"Money for Nothing" Is Not Really Insulting to Homosexuals, Unless They Are Unlucky Enough to Be Working-Class Homosexuals
Posted Friday, Jan. 14, 2011, at 11:47 AM
Oh, hooray, first the Catholic League got all twisted up about a
crucifix in a work of art
, and now Canada is winding the clock back a few more years to revive the argument over whether
Dire Straits can say "faggot" on the radio
. By April, people will be arguing about whether it's appropriate to show unmarried people in bed in the movies.
This time, at least, the dispute is about whether the lyrics of "Money for Nothing" are hurtful to homosexuals, which was not really the principal concern back in 1985 (side note: wow, Calvin and Hobbes sure called each other "sissy" a lot). Originally, it was more a question of the terrible creeping coarseness of our popular entertainment—the idea was not so much to protect gay people from a slur as to protect children from hearing it.
Nowadays our right-thinking northern neighbors see the song as a civil-rights problem, which marks them as more enlightened but also more dense than the first wave of critics. "Money for Nothing" falls in the tradition of songs that offend people because the lyrics are being sung in character; Mark Knopfler wasn't calling anyone a "faggot" any more than Randy Newman was really disparaging people of small stature . "That little faggot got his own jet airplane" is remarkably close, in function and intent, to Pap Finn's rant about the "free nigger there from Ohio...He had the whitest shirt on you ever see, too, and the shiniest hat; and there ain`t a man in that town that`s got as fine clothes as what he had; and he had a gold watch and chain, and a silver-headed cane."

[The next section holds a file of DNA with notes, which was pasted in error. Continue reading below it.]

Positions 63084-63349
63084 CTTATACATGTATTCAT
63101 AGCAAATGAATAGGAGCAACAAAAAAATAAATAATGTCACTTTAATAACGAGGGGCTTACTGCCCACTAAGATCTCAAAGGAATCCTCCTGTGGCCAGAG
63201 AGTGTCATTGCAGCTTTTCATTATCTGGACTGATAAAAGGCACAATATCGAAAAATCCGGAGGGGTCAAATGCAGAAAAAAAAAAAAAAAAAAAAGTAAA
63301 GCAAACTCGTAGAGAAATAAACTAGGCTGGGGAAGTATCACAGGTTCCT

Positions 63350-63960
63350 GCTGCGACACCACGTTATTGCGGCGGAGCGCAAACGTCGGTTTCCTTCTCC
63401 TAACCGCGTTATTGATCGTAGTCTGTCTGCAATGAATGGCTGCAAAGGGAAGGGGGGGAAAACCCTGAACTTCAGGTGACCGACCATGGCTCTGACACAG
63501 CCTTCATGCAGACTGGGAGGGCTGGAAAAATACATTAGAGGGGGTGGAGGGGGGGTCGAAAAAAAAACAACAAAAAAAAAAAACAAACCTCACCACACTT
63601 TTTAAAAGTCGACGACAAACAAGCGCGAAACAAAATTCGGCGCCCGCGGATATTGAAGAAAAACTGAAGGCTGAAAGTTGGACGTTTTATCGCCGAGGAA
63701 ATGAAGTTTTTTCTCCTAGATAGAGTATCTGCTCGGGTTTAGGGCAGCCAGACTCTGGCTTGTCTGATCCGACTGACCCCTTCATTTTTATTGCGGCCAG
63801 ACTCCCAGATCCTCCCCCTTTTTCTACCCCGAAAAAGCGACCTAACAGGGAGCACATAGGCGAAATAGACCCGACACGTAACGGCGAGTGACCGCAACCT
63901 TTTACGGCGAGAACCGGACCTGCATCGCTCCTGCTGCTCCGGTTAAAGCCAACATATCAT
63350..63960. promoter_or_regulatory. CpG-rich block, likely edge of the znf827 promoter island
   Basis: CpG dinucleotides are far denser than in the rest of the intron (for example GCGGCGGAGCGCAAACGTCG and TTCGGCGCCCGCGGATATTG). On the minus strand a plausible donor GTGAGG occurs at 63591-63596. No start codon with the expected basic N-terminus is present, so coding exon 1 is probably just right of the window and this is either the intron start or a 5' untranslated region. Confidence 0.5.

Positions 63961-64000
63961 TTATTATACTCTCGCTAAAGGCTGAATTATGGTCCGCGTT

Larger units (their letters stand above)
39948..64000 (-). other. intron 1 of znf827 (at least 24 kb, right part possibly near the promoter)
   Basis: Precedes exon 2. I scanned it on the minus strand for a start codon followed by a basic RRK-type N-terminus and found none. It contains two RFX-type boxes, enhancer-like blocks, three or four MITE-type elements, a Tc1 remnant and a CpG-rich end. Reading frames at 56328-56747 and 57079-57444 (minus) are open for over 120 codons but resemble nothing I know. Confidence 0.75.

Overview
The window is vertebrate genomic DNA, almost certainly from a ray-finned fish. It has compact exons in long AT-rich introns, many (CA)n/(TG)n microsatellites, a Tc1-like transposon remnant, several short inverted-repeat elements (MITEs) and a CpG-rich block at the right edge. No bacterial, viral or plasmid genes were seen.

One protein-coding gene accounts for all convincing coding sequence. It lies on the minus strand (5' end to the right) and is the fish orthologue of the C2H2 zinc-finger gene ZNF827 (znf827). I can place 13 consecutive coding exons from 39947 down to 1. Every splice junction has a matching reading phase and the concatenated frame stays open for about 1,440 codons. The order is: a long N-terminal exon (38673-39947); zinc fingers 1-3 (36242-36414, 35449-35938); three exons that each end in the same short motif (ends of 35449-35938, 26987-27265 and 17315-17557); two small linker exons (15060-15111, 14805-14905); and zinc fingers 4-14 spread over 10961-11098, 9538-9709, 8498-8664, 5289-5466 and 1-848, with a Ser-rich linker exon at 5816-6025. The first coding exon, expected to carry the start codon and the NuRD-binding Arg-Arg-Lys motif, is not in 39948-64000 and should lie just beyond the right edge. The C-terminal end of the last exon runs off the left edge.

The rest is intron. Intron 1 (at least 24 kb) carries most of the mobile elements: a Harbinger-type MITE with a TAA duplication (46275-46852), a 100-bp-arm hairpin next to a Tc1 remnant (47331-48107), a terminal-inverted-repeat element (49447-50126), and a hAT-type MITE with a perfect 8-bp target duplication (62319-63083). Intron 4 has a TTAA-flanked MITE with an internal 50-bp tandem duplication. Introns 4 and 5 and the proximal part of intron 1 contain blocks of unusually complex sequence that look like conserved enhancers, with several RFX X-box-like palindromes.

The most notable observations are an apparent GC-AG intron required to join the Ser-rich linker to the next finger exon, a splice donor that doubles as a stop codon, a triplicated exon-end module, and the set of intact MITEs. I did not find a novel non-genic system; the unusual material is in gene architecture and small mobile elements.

That's not to say there's no reason to wince a little at the song. Dire Straits wasn't aiming the satire at slavery and white supremacy, and only incidentally at homophobia. The song's narrator is slinging around the word "faggot" because he is a small-minded dope who resents the fame and riches he sees rock stars displaying "on the MTV." That is, the song is a rock star disparaging someone for being envious of rock stars. Stupid proles! "We got to move these refrigerators," Knopfler complains in the refrain. Translation: Ha, ha! You schmucks have to move refrigerators. My job is being an awesome rock star.
The cultural history and politics of the song are even more tangled up than that: "Money for Nothing" was a much bigger hit than anything that Dire Straits had done before; that is, Knopfler made himself into a successful rock star by way of a song about people resenting rock stars' success. He also abandoned his own opposition to making music videos , so the song was marketed with an MTV video in which computer-animated characters disparaged MTV videos—expressing what had previously been Knopfler's actual point of view—which won Video of the Year and helped make the song No. 1. And then, yes, alongside Knopfler's grumbling, working-man's-persona anti-MTV, anti-rock-star lyrics, there was another voice singing the video network's actual marketing slogan , and that voice belonged to, of all people, Sting. So. If you're looking for some moment when art and commerce, integrity and "selling out," class solidarity and class envy, performer and spectator, content and advertisement, and assorted other tensions all collapsed into a lucrative and critic-proof singularity*, you could do worse. The Eighties! The '90s could never have happened without them.
* Thanks, in part, to one of the greatest straightforward rock-heroic guitar riffs ever recorded, which is the main reason people (including me) still want to hear the song on the radio 25 years later.